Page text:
For those who have stayed, the recent Russian strategy of widespread bombing of energy infrastructure across the country has made for extremely hostile living conditions with power blackouts a daily occurrence as well as general energy and water shortages, just as temperatures plummet.
A destroyed van used by Russian forces, in Kherson, Ukraine, on Nov. 24, 2022.
Chris Mcgrath | Getty Images News | Getty Images
Russia has launched more than 16,000 missiles attacks on Ukraine since the start its invasion, Ukraine’s defense minister, Oleksii Reznikov, said Monday, with 97% of these strikes aimed at civilian targets, he said via Twitter.
Russia has acknowledged deliberately targeting energy infrastructure but has repeatedly denied targeting civilian infrastructure such as residential buildings, schools and hospitals. These kinds of buildings have been struck by Russian missiles and drones on multiple occasions throughout the war, however, leading to civilian deaths and injuries.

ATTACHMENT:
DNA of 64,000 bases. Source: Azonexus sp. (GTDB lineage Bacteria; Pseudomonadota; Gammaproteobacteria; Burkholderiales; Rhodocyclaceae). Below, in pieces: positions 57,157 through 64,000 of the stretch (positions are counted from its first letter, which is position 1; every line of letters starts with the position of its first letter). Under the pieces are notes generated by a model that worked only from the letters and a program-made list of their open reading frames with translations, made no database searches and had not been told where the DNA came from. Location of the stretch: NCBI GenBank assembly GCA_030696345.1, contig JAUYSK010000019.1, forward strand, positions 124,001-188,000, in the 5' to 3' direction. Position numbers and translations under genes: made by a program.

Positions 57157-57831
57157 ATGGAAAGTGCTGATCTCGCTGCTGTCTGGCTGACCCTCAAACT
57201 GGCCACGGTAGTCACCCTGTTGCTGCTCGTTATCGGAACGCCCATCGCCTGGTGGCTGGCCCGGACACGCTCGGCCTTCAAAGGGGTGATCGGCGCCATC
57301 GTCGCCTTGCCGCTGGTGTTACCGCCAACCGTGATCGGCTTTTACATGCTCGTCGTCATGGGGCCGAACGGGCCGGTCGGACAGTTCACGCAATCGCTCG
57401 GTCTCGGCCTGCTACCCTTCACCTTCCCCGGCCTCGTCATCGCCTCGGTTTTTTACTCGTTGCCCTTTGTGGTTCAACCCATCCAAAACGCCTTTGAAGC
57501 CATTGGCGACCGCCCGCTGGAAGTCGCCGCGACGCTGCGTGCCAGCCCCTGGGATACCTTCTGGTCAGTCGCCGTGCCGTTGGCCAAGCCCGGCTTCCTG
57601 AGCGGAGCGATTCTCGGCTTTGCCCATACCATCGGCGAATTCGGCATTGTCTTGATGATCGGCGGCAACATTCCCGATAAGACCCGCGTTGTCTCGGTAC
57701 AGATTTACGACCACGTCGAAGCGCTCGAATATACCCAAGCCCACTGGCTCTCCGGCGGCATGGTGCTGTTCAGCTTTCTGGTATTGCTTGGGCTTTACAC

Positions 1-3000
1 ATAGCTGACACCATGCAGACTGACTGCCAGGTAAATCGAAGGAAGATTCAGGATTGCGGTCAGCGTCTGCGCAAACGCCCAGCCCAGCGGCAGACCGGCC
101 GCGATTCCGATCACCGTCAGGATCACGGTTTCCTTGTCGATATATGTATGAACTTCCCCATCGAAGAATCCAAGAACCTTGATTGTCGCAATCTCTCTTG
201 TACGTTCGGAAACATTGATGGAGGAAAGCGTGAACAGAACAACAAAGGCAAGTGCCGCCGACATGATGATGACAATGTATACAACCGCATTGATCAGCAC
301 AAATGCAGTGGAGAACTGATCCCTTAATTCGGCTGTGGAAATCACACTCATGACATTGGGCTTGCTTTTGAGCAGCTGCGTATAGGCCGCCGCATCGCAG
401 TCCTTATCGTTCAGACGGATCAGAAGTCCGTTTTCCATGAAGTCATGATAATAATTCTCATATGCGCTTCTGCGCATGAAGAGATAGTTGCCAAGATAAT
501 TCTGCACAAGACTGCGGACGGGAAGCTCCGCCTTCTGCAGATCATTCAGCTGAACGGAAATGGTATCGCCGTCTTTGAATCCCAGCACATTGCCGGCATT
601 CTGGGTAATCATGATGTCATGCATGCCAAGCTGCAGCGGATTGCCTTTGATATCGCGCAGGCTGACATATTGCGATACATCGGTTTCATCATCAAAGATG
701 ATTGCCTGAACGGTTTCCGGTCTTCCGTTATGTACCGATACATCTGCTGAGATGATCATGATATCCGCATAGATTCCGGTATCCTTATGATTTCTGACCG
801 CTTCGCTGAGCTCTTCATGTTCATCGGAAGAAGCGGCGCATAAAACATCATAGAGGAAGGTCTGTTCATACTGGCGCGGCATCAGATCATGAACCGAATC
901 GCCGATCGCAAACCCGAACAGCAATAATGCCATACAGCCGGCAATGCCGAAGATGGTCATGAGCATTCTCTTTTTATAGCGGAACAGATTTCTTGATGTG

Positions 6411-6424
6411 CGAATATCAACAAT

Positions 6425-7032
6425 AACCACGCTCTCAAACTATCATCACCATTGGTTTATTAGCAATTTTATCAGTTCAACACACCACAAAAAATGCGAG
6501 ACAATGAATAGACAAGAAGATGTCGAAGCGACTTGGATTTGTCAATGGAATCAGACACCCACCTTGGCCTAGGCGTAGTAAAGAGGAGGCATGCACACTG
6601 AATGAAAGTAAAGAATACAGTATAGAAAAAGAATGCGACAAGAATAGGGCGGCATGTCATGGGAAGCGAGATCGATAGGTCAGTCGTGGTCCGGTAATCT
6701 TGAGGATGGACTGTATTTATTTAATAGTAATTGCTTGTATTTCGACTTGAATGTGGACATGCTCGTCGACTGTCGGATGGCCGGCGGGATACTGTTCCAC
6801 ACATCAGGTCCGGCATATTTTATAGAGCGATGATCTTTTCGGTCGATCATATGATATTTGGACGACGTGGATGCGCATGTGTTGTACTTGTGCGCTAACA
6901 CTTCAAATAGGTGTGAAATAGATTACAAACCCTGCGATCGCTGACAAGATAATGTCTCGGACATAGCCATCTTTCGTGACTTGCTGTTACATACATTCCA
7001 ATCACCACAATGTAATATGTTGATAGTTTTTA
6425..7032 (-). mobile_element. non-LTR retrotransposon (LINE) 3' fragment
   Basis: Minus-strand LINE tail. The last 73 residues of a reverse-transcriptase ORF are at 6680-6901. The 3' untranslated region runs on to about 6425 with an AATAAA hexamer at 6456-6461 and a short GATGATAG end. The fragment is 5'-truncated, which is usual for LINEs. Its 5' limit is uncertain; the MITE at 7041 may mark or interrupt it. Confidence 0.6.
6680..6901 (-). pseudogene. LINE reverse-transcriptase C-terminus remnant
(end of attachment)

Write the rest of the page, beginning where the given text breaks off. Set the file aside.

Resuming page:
As winter sets in, political and military analysts have questioned what will happen in Ukraine, whether we will see a last push before a period of stalemate sets in, or whether the current attritional battles, with neither side making large advances, continues.
One part of Ukraine, namely the area around Bakhmut in eastern Ukraine, where fierce fighting has been taking place for weeks, has recently been likened to the Battle of Verdun in World War I with Russian and Ukrainian troops inhabiting boggy, flooded trenches and the scarred landscape is reminiscent of the fighting on the Western Front in France a century ago.
Putin is unlikely to be deterred by any war of attrition, analysts note.
“As I see Putin, he would not give up. He would not reject his initial goals in this war. He believes and will believe in Ukraine that will give up one day, so he will not step back,” R.Politik’s Stanovaya said, adding that this leaves only two scenarios for how the war might end.
“This first one is that the regime in Ukraine changes, but I don’t really believe [that will happen]. And the second one if the regime in Russia changes, but it will not happen tomorrow, it might take maybe one or two years,” she said.
“If Russia changes politically, it will review and rethink its goals in Ukraine,” she noted.
In the best scenario for Putin’s regime, Stanovaya said Russia will be able “to secure at least a minimum of gains it can take from Ukraine.” In the worst-case scenario, “it will have to retreat completely and with all [the] consequences for [the] Russian state and Russian economy.”